First, you must prepare the food to be dehydrated in the appropriate manner. Not all food dehydrates equally. There are ways to deal with stubborn food that we will get to in a moment. Here, I simply want to state a few basics that apply to all and any food being dehydrated.
The act of dehydrating goes something like this: hot air moves over the surface of object, carrying away moisture. As the outside of the object loses moisture, water from the center of the object moves to the outside (this is called diffusion). When all of the moisture is diffused, the object is thus dehydrated. Diffusion itself is a slow process, however, and can be helped along by cutting food into the appropriate thickness, thus revealing extra surface area over which air can move and moisture can escape.
Cut your food evenly into 1/4 inch (0.5 cm) pieces. This thickness helps foods to dry quickly and evenly while being thick enough to prevent over drying.
Once cut uniformly, you will want to spread the food as uniformly as possible. This prevents uneven drying. You may also need to rotate the trays within the dehydrator as food closer to the fan may dry faster than that further away. It’s all about balance here. You want all of your food to dry equally in order to prevent over drying of some and under drying of the rest.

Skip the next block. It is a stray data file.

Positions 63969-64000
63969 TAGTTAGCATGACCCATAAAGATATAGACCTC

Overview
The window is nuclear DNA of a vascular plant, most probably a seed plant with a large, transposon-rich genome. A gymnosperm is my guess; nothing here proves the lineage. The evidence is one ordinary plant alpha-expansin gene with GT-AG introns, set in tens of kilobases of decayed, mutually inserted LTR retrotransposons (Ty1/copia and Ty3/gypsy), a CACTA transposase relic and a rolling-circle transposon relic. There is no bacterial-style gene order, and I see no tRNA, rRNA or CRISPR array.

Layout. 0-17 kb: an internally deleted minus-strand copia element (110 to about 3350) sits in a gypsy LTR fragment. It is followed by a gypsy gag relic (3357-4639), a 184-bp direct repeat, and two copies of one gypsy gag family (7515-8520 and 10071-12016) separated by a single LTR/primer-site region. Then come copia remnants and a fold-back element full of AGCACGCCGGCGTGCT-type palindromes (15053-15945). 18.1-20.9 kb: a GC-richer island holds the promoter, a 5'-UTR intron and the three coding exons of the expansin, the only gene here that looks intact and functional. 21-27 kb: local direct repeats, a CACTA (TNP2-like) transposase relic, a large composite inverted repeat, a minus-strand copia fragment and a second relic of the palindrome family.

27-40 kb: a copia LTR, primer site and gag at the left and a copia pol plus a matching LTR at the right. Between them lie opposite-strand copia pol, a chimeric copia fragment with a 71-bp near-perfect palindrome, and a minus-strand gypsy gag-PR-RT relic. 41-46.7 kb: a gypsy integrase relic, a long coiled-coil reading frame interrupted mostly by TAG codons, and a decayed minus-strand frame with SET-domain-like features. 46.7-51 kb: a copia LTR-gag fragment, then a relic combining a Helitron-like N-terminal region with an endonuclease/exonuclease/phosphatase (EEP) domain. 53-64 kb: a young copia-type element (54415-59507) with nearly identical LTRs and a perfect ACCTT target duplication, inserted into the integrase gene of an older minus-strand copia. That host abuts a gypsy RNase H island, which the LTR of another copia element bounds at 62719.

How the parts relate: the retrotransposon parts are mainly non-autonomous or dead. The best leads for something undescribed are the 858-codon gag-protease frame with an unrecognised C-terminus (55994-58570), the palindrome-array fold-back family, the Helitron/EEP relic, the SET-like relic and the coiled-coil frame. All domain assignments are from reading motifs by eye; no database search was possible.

Other factors in successful dehydration are all tied up together. For every food product, there is an appropriate time and temperature:
1. Most fruits and vegetables do well at 130 degrees Fahrenheit.
2. Meats must be set at a higher temperature to ward off bacteria. 155-160 degrees Fahrenheit will do the trick.
3. Herbs can be more delicate than other foods. 110 degrees Fahrenheit will work for these tasty treats.
For a more comprehensive list of drying temperatures, as well as times to expect, see the list of resources at the bottom of this article. I don’t have room here to go into great detail, unfortunately, but there are a lot of great books on the subject.